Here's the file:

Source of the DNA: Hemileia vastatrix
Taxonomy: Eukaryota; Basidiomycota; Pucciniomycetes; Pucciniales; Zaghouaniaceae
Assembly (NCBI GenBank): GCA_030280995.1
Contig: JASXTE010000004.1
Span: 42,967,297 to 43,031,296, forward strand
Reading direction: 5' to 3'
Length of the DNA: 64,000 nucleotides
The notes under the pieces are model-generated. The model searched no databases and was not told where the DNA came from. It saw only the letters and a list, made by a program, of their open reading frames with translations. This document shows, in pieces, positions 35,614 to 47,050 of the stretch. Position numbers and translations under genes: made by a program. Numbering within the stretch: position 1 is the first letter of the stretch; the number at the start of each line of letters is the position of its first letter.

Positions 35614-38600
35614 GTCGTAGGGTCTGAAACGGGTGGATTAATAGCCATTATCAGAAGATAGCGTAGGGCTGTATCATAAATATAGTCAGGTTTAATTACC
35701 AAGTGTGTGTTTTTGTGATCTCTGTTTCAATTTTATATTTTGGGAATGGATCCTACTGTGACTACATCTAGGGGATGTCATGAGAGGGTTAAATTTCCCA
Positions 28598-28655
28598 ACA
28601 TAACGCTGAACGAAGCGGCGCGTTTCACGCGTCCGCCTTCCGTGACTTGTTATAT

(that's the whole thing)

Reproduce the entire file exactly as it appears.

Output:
Source of the DNA: Hemileia vastatrix
Taxonomy: Eukaryota; Basidiomycota; Pucciniomycetes; Pucciniales; Zaghouaniaceae
Assembly (NCBI GenBank): GCA_030280995.1
Contig: JASXTE010000004.1
Span: 42,967,297 to 43,031,296, forward strand
Reading direction: 5' to 3'
Length of the DNA: 64,000 nucleotides
The notes under the pieces are model-generated. The model searched no databases and was not told where the DNA came from. It saw only the letters and a list, made by a program, of their open reading frames with translations. This document shows, in pieces, positions 35,614 to 47,050 of the stretch. Position numbers and translations under genes: made by a program. Numbering within the stretch: position 1 is the first letter of the stretch; the number at the start of each line of letters is the position of its first letter.

Positions 35614-38600
35614 GTCGTAGGGTCTGAAACGGGTGGATTAATAGCCATTATCAGAAGATAGCGTAGGGCTGTATCATAAATATAGTCAGGTTTAATTACC
35701 AAGTGTGTGTTTTTGTGATCTCTGTTTCAATTTTATATTTTGGGAATGGATCCTACTGTGACTACATCTAGGGGATGTCATGAGAGGGTTAAATTTCCCA
Positions 28598-28655
28598 ACA
28601 TAACGCTGAACGAAGCGGCGCGTTTCACGCGTCCGCCTTCCGTGACTTGTTATAT